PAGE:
At Higher Levels: When you cast this spell at 5th level or higher, the number of simultaneous casters required is reduced by 1 for every spell slot above 4th.



Designer Comments

So the idea here is to make it like the common fantasy trope where many wizards have to work together to bind a creature. The real key here is that there is NO SAVING THROW, so you could in theory imprison anything....which is the point. When all else fails, you could try an imprisonment to stop a BBEG, and it will work no matter how strong that BBEG is. However, its incredibly tricky, you need 6 casters working together, you need to ensure they can concentrate for a full minute (aka if just one of them loses concentration its game over), and they most likely need a way to hold or contain the creature, as the second it leaves the area... game over. So this creates a very fun and tense moment....an epic battle not to kill the creature, but to protect the casters and hold the creature in place just long enough for the effect to kick in. Though the spell is exceptionally powerful, it is also incredibly difficult to pull off.

The upcast allows for a smaller cabal of more powerful wizards to do the same effect, and the "ultimate wizard" (aka 9th level spells) can do it by themselves, which again I think is very appropriate to many stories out there.
 

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A warlock

First Post
Very good idea!
Although I would add it to the spell list of warlocks, clerics and maybe druids, in order to make the trick a little easier to pull off. But since we're talking about sealing a lich, fiend or other powerful evil, it would still be a hard task.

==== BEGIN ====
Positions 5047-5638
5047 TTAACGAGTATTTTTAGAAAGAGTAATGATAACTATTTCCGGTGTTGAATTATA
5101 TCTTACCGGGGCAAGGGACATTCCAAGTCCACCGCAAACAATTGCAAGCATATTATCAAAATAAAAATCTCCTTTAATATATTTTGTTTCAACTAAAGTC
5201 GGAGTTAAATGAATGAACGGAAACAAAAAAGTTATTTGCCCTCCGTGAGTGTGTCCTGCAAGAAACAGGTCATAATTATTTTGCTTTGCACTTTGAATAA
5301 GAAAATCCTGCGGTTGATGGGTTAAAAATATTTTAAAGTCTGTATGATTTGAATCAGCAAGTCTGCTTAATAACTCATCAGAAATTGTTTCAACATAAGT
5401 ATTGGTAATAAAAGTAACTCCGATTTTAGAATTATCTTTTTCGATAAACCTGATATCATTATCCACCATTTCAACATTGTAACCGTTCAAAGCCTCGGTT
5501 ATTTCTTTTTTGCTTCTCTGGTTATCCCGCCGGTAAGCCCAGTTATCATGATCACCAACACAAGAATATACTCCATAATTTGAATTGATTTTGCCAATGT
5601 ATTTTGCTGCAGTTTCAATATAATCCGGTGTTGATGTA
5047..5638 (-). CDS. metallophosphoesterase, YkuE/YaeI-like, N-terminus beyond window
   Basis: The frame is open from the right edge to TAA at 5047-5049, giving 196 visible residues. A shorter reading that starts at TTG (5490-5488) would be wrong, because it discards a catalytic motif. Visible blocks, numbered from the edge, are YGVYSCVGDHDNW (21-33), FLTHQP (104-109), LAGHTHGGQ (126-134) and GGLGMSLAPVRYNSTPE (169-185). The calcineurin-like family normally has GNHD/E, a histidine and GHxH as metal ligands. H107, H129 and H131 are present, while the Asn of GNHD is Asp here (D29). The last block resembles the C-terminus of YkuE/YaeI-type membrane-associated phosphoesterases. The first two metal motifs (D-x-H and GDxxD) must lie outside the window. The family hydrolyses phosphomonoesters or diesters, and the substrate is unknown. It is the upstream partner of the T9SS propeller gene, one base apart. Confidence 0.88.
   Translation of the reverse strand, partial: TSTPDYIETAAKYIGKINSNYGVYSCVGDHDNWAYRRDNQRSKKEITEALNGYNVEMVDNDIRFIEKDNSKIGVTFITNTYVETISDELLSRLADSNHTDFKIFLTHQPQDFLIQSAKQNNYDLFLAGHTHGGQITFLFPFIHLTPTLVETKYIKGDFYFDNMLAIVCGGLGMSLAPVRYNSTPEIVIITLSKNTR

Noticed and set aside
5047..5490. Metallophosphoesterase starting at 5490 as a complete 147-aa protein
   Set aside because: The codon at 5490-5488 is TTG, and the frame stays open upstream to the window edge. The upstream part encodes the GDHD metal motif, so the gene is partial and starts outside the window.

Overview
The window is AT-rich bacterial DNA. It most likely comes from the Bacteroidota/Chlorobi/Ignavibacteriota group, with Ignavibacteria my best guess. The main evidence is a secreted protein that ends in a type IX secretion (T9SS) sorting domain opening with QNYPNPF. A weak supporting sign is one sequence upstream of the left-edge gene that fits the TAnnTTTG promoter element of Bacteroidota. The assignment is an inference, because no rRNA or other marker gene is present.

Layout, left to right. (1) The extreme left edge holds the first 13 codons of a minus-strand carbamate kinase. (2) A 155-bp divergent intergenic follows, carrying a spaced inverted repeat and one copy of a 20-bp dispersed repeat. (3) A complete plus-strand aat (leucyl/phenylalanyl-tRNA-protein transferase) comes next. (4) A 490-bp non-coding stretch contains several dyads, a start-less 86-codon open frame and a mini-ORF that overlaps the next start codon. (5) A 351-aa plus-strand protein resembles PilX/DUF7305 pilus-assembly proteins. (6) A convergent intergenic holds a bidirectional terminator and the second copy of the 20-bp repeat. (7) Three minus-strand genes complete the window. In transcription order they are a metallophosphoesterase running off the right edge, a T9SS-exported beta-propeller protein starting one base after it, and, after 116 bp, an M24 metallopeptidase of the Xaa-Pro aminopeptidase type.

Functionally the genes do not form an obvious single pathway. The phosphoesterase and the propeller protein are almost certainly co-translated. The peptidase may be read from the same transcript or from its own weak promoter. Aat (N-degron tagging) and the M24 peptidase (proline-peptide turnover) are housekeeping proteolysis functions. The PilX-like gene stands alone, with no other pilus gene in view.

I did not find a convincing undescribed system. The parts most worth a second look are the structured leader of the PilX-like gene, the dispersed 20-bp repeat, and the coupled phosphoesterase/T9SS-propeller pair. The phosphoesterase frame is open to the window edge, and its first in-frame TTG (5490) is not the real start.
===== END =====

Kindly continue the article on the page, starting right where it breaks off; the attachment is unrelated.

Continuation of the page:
The only slight issue for me is that as of I understand it, all spellcasters must be of high level in order to upcast this spell. Here is what I would do:
The casting time is "special". The spell requires a total of 10 minutes of casting to take effect, but this amount is divided across all casters. If a caster stops casting or concentrating, its contribution to the total pool disappears.
At higher levels: When you cast this spell at 5th level or higher, your contribution to the casting time is increased by one for every level above 4. For example, if you cast this spell with a 6th level spell slot, you make the casting time progress 3 times as fast.
 

Fanaelialae

Legend
Interesting idea.

I think that one point the players might challenge is why, if they had the monster helpless for an entire minute, they couldn't kill it. Not necessarily a deal-breaker, just something to think about so you have a good answer for the sake of verisimilitude.

The other aspect is preventing it from becoming a permanent solution of indefinitely kicking the can down the road. To that end, I think maybe put a limit on it? For example, perhaps the first time the spell is cast on something they get no save, whereas subsequent times they do. That way, it's only a sure thing once.
 

Stalker0

Legend
Interesting idea.

I think that one point the players might challenge is why, if they had the monster helpless for an entire minute, they couldn't kill it. Not necessarily a deal-breaker, just something to think about so you have a good answer for the sake of verisimilitude.